For the ninth year, national health IT week is in full swing, from Sept. 15 – 19, 2014. Those in healthcare, policy makers and stakeholders have come together to “collaborative forum for public and private healthcare constituents to discuss the value of health information technology (IT) for the U.S. healthcare system.”
HIMSS is again hosting a lineup of events and activities centered in the DC. According to the organization, the event is designed as health IT continues its advancement to “improve the quality of healthcare delivery, increase patient safety, decrease medical errors, and strengthen the interaction between patients and healthcare providers.”
For those of us in health IT, NHIT Week is a forum, a conversation starter and an awareness builder that assembles healthcare constituents dedicated to working together to elevate the necessity of advancing health through the best use of information technology. As a brand awareness campaign, the effort is paying off and bringing about deeper conversations with health IT game changers, leaders and those who wish to learn more about the ramifications of the technology on the overall landscape.
That said, and because of the importance of the event, I asked a few folks for their reaction to NHIT Week. Their responses follow:
Arvind Subramanian, president and CEO, Wolters Kluwer Health, Clinical Solutions
Vision, innovation, hard work and perseverance are foundational to any significant change for the better. These are fundamental components of the health IT movement—an ever-evolving landscape that has experienced tremendous successes, along with its share of challenges.
National Health IT Week offers a platform for celebrating progress and expanding awareness of the tremendous potential of health IT to advance healthcare’s broader goals of improved outcomes and lower costs. It’s an opportunity for those deeply involved in the movement and those watching it unfold from a distance to come together and remember what forms the core of its agenda: improving the human experience and saving lives.
Here at Wolters Kluwer Health, we have the advantage of seeing the outcomes associated with advances in clinical content integration, clinical knowledge management and data analytics every day. Whether it’s a highly effective response to a public health crisis or the ability to mitigate adverse outcomes through real-time patient surveillance, our clients are experiencing a transformation to more highly-effective care delivery.
National Health IT Week is important to sustain forward momentum, and the industry should leverage the opportunity to make its successes known.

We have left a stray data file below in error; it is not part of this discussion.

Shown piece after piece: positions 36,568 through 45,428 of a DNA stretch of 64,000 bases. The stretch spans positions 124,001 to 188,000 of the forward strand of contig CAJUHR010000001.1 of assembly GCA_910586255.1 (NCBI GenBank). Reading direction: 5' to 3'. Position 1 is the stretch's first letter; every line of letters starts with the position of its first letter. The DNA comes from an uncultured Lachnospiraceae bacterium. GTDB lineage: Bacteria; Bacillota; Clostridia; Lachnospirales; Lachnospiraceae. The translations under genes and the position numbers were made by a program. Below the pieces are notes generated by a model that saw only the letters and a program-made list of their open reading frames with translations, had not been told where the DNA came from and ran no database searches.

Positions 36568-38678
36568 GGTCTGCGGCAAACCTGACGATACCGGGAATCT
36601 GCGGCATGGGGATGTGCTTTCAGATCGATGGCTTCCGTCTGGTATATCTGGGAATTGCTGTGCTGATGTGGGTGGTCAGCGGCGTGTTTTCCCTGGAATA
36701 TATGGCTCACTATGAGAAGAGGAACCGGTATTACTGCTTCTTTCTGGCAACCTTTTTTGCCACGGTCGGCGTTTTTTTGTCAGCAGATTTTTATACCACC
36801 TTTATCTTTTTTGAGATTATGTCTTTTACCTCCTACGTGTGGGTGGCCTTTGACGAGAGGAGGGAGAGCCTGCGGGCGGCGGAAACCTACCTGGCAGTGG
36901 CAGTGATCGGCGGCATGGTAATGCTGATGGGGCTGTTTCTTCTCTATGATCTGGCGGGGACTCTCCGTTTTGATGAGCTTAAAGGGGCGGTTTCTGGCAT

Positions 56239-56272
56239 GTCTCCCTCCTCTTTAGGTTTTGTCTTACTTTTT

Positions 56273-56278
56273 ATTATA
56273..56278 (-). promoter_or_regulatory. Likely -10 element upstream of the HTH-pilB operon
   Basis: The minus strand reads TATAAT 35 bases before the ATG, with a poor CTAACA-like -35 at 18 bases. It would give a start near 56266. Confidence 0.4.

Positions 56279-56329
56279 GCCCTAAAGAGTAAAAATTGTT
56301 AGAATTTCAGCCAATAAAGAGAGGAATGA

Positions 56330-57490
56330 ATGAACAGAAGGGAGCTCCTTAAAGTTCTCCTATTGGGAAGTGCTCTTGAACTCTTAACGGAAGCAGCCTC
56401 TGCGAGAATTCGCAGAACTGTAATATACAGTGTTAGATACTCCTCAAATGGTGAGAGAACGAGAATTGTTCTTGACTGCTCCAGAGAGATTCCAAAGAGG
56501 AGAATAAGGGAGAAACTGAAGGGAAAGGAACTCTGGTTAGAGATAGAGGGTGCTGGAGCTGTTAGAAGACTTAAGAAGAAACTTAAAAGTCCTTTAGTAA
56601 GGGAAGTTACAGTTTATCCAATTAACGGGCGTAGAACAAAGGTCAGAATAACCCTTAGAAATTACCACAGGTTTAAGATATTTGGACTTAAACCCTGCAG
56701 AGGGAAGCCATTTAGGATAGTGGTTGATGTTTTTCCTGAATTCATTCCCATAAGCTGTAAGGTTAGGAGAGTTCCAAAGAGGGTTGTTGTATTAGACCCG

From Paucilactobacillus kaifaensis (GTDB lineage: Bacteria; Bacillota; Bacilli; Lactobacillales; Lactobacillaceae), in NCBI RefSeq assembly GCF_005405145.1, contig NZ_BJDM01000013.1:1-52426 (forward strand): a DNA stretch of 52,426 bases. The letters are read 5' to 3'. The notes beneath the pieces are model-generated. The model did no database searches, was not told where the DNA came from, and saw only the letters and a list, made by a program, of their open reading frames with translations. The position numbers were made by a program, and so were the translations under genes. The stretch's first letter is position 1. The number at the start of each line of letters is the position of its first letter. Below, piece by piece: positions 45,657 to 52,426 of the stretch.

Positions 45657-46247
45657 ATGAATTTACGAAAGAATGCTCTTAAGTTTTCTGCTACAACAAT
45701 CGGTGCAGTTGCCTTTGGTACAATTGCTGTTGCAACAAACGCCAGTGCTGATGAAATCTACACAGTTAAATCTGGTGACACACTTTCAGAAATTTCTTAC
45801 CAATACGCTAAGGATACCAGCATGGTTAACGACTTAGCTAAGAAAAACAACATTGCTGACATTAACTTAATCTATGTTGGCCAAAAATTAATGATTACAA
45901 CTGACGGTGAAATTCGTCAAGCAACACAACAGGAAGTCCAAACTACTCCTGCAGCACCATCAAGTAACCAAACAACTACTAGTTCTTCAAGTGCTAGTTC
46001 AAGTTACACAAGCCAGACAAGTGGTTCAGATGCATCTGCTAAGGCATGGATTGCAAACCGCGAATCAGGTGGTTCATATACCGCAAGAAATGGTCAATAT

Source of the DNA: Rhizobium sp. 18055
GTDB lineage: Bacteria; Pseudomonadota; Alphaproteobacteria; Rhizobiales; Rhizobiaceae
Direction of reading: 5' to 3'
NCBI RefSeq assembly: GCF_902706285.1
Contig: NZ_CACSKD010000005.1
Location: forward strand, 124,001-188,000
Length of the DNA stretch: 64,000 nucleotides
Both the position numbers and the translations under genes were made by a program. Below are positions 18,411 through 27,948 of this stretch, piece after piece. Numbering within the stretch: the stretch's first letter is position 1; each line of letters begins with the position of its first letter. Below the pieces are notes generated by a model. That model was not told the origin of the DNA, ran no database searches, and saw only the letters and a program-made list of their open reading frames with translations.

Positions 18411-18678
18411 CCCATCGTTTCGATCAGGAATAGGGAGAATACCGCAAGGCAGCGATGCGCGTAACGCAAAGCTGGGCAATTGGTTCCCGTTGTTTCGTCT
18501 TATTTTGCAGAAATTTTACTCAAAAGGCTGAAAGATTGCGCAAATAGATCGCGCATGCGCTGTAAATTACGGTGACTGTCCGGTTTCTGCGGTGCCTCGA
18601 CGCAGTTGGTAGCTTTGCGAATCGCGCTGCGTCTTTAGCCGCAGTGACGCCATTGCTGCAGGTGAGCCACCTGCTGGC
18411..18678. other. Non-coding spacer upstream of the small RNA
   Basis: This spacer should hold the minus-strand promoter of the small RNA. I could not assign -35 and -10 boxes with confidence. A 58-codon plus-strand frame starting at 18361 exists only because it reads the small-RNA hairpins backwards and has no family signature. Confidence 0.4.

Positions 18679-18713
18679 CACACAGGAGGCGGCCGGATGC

David Harlow, Principal, The Harlow Group LLC, Healthcare Law and Consulting
Government and industry are certainly interested in celebrating the gains made thus far as a result of the federal commitment to spend $39 billion on Health IT incentives, but there is a long way yet to go. One of the key promises of the program – interoperability – has not yet been fully realized, and many certified EHR solutions continue to get low marks from front-line clinicians on usability. Most EHRs were originally built to maximize reimbursement in a fee for service environment. As we are asking these “legacy” systems to do other things — like improve individual and population health while lowering costs — and as the reimbursement landscape changes around them, these systems need to evolve. I won’t hold my breath, but it would be great to see a commitment from government and industry as part of Health IT Week to improve usability and interoperability as part of, or at the same time as implementation of, Stage 3 of meaningful use so that we have the opportunity to realize the benefits promised by health IT, and by the billions of dollars diverted from other uses to support its implementation thus far, including realistic options for long-term financing of health information exchange.
Amit Trivedi, healthcare program manager, ICSA Labs
National Health IT Week helps raise awareness on how HIT is improving the quality and efficiency of healthcare in our nation. It is an opportunity to celebrate the achievements and milestones around a variety of efforts. It is also a chance to evaluate where we are as an industry and while we have taken considerable leaps forward, we still have a long way to go.
We are only halfway through the meaningful use stages, which is building a foundation around health information exchange and quality measurement. We have seen the proliferation of different types of apps and the promise of mobility, yet face uncertainty as to how these devices and applications will be regulated. As we open systems to promote interoperable data exchange, we will also continue to face challenges safeguarding privacy and security.
The conversation is shifting away from EHR adoption and toward health IT optimization to ensure that we are getting the most out of the technologies that have deployed. This is the ninth year of National Health IT Week and it serves to remind us that healthcare transformation is not a sprint, but a marathon.